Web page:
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AVCHD Format Discussion
Inexpensive High Definition H.264 encoding to DVD, Hard Disc or SD Card.


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Old January 15th, 2010, 03:56 PM   #1
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Best image quality

Hello!
This is my first post. I am beginning my search for a camera to make an independent film. With no budget to speak of and limited personal capitol, I am destined to be as frugal as is possible. I am also committed to obtaining the best image quality that I can afford. That is my starting point. Until it proves cost prohibitive I am also committed to High Definition Digital Video. My question is this: In HD Digital recording, which destination records the best original video quality? I believe the choices are to a hard drive, a flash card, a miniDV cassette and a mini DVD. If there are others , please educate me!

Thank You!
Steve Clemens is offline   Reply With Quote
Old January 15th, 2010, 06:08 PM   #2
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First, the target storage media is immaterial - it's the compression scheme/CODEC and the other various technical capabilities of the camera that count. That said, tapeless is rapidly becoming standard, either flash memory or hard drives (you need a fast computer though), HDV (HD to MiniDV tape) is still going for a while at least, avoid cameras that record to those silly mini-DVD's - too much compression to stuff the bits onto those!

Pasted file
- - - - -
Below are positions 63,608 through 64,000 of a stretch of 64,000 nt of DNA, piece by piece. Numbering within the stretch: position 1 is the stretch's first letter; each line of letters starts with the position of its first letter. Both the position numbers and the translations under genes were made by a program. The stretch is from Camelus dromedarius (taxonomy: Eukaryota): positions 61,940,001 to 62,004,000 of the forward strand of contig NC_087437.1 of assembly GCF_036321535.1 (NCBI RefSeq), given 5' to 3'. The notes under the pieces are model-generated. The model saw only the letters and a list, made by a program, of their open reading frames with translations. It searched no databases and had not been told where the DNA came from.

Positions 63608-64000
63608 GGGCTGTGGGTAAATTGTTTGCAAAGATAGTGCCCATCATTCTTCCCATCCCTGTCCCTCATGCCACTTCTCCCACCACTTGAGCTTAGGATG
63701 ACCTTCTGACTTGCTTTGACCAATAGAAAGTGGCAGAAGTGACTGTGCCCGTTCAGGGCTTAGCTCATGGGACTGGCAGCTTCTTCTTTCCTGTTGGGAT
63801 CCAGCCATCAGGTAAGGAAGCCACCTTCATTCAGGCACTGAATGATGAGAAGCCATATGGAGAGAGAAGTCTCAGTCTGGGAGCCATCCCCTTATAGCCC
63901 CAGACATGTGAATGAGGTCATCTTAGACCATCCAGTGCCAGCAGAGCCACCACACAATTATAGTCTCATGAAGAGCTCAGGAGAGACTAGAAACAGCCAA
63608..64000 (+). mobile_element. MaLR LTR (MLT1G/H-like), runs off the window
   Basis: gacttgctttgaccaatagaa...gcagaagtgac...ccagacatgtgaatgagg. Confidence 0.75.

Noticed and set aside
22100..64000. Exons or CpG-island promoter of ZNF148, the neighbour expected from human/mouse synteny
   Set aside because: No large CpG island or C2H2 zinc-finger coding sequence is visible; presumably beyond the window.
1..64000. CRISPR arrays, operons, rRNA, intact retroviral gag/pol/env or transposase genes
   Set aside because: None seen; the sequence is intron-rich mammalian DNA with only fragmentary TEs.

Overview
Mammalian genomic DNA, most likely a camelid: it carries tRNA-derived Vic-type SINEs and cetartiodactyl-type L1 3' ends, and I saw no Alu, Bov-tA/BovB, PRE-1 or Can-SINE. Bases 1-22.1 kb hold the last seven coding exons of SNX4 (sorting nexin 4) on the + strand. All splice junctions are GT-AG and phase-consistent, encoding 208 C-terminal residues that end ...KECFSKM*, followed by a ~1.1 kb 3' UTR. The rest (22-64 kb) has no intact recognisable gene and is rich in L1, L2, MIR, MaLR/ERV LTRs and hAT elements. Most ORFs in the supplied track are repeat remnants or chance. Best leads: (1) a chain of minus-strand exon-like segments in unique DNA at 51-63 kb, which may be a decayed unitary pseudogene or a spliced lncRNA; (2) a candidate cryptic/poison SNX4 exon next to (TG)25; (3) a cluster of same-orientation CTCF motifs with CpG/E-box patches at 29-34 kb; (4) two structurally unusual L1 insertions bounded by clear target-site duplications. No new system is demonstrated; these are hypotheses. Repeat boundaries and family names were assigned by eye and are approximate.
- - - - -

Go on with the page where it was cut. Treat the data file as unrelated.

Second, remember that CONTENT IS KING - if your topic/script/idea is good, you can in theory shoot it on a cell phone and it will be a good watch. You can also make drek with hundreds of thousands of dollars of budget...

You're contemplating starting a journey of 10,000 miles and your first question indicates you may not even know what direction you're headed... You have come to the right place to learn though, so spend some time reading and learning, and it'll come if it's meant to be.

As a general bit of advice, get your hands on a camera... ANY camera you can get without spending too much, IOW money you won't miss if you later decide you prefer painting or basketweaving... and start shooting! Try putting the ideas in your head into the camera, and editing them to learn the process/craft. You'll either be hooked, or find another less frustrating endeavor!

It's about the content, not the gear, but you do have to learn the basics (and details) of how the gear works, DVinfo is probably the best place to do that, so brew up large quantities of your drink of choice, and settle in and enjoy!